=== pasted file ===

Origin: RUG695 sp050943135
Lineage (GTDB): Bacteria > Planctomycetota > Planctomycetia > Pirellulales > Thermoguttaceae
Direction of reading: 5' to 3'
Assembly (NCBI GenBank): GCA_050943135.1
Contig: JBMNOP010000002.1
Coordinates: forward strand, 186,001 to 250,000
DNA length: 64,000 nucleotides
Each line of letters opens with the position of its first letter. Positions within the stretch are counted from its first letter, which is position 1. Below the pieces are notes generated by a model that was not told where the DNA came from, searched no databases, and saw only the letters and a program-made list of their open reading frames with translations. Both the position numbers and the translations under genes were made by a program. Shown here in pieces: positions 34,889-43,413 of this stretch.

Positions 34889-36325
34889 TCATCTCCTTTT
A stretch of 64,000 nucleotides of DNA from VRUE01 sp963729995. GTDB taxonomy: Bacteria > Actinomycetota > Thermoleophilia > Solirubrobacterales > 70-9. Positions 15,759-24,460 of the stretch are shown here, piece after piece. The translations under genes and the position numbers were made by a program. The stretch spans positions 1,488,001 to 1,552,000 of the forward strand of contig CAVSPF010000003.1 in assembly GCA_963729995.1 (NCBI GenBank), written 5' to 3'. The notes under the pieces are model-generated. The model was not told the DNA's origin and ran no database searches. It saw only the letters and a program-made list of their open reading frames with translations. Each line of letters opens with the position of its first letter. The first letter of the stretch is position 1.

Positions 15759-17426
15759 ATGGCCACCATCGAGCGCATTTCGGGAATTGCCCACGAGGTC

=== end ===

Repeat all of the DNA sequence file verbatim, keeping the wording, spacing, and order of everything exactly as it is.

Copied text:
Origin: RUG695 sp050943135
Lineage (GTDB): Bacteria > Planctomycetota > Planctomycetia > Pirellulales > Thermoguttaceae
Direction of reading: 5' to 3'
Assembly (NCBI GenBank): GCA_050943135.1
Contig: JBMNOP010000002.1
Coordinates: forward strand, 186,001 to 250,000
DNA length: 64,000 nucleotides
Each line of letters opens with the position of its first letter. Positions within the stretch are counted from its first letter, which is position 1. Below the pieces are notes generated by a model that was not told where the DNA came from, searched no databases, and saw only the letters and a program-made list of their open reading frames with translations. Both the position numbers and the translations under genes were made by a program. Shown here in pieces: positions 34,889-43,413 of this stretch.

Positions 34889-36325
34889 TCATCTCCTTTT
A stretch of 64,000 nucleotides of DNA from VRUE01 sp963729995. GTDB taxonomy: Bacteria > Actinomycetota > Thermoleophilia > Solirubrobacterales > 70-9. Positions 15,759-24,460 of the stretch are shown here, piece after piece. The translations under genes and the position numbers were made by a program. The stretch spans positions 1,488,001 to 1,552,000 of the forward strand of contig CAVSPF010000003.1 in assembly GCA_963729995.1 (NCBI GenBank), written 5' to 3'. The notes under the pieces are model-generated. The model was not told the DNA's origin and ran no database searches. It saw only the letters and a program-made list of their open reading frames with translations. Each line of letters opens with the position of its first letter. The first letter of the stretch is position 1.

Positions 15759-17426
15759 ATGGCCACCATCGAGCGCATTTCGGGAATTGCCCACGAGGTC